As in the original 1996 game, Tomb Raider: Anniversary will take you all over the world in search of adventure and hidden treasure. You'll start out your quest in Peru searching through dangerous caves, eventually you'll move on to abandoned buildings in Greece, the temples of Egypt and the mines and pyramids of the Lost City. All along the way you will be asked to solve increasingly more difficult puzzles that will require you to hunt down specific items and intimately learn your surroundings. While the puzzles in the first few areas won't seem that hard, by the time you've made it to Egypt and the Lost City you'll be rushing for the guide to see just exactly where you're supposed to go and what you're supposed to do. The good news is that none of the puzzles feel nonsensical, you always feel like these brain teasers fit in with the environment and what you're trying to do.
In the 1996 game these puzzles were made all the more difficult by a control scheme that worked against you at every turn. In the original version jumps were practically impossible, you not only had to line them up perfectly, but many of them required you to get a running jump which was beyond frustrating given the title's awkward controls. Thankfully Tomb Raider: Anniversary doesn't have that problem. Instead of keeping the game's original control scheme, Anniversary completely throws out the clumsy old controls and streamlines them in a lot of good ways. Jumps are no longer a frustrating endeavor, the developers have finally gotten it through their heads that the fun of these games is not battling the controls, but rather being able to solve these complex puzzles and navigating the large worlds.
To that end, the controls in Tomb Raider: Anniversary actually feels pretty good. Climbing up and down ledges, somersaulting out of the way of enemies, shimmying from side to side and grabbing on to ledges all feels natural, and I don't think I'm risking my credibility to say that this Tomb Raider remake controls about as well as you can expect the series to control. There's always room for improvements, but I don't think too many people will have issues moving Lara Croft around the screen this time around.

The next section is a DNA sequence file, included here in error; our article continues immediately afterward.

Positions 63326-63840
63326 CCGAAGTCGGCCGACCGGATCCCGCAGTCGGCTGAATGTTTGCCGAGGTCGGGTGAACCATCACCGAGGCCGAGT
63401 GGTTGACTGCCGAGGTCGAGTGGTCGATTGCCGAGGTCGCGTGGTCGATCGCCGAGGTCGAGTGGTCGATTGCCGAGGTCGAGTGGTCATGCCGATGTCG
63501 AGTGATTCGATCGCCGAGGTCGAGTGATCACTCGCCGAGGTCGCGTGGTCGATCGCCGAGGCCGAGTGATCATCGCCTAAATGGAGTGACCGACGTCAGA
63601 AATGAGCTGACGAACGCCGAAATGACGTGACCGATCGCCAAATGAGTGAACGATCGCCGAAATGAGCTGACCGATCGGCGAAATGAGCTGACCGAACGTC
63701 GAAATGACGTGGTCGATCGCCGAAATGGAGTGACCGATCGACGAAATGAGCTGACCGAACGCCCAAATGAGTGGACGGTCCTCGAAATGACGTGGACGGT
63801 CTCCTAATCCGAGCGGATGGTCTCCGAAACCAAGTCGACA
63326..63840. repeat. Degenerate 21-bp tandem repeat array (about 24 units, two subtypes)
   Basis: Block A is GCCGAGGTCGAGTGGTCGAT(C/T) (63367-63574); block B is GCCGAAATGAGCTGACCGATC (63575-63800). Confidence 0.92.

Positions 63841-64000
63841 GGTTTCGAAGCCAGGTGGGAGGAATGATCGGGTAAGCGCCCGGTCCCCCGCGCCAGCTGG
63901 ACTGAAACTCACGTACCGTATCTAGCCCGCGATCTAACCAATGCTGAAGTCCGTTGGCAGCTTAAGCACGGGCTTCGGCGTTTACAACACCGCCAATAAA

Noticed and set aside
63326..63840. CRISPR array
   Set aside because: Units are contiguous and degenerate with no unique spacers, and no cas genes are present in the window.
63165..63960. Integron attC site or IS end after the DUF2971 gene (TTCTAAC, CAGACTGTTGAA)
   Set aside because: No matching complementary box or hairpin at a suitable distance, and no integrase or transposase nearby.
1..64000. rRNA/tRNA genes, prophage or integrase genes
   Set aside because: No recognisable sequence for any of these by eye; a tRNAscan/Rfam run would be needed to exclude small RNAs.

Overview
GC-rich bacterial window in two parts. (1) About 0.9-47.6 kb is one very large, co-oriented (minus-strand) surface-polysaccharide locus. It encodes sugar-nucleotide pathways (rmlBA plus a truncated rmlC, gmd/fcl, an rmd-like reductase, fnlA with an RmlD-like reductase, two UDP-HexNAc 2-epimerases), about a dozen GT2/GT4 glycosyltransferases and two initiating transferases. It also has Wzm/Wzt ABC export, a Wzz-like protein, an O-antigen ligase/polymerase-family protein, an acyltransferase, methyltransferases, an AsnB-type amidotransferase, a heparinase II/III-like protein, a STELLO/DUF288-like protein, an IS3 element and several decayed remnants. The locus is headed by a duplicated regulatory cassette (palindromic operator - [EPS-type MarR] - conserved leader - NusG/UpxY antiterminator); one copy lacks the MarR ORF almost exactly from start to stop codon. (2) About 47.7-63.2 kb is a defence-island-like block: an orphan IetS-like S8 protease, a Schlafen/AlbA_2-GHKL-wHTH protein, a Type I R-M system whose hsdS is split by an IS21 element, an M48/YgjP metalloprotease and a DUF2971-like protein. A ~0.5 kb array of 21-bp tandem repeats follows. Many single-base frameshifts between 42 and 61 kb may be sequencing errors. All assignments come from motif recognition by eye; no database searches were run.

When you're not navigating around the large (and often interesting) environments, you're forced to deal with a lot of wild animals. For the most part the combat is good, though it's certainly nothing you haven't seen before in other 3D action games. The way it works is that you basically hold down the trigger to lock on to your opponent and then start laying into them. Thankfully there are a few additions to this mechanic, including an adrenaline dodge that you can activate at the push of a button. Basically the adrenaline dodge slows down time for a few seconds and allows you to jump out of the way, while at the same time you can pinpoint where you want your bullets to hit (effectively giving you a headshot). But even with the slight gameplay additions, Tomb Raider: Anniversary is still more about exploration and puzzle solving than gunplay.
With only four locations (albeit with several sub-sections each), Tomb Raider: Anniversary isn't the longest adventure game you'll play this year. Part of this has to do with the source material; by and large games from the 1990s were shorter than the types of games we play today. Having said that, if you're new to the puzzles (or haven't played the original game in so long that you've completely forgotten the solutions to the puzzles) the game will take you a good amount of time to complete. I doubt that most people will come away from Tomb Raider: Anniversary feeling that they didn't get their money's worth, especially since this game is carrying a budget price (around $40).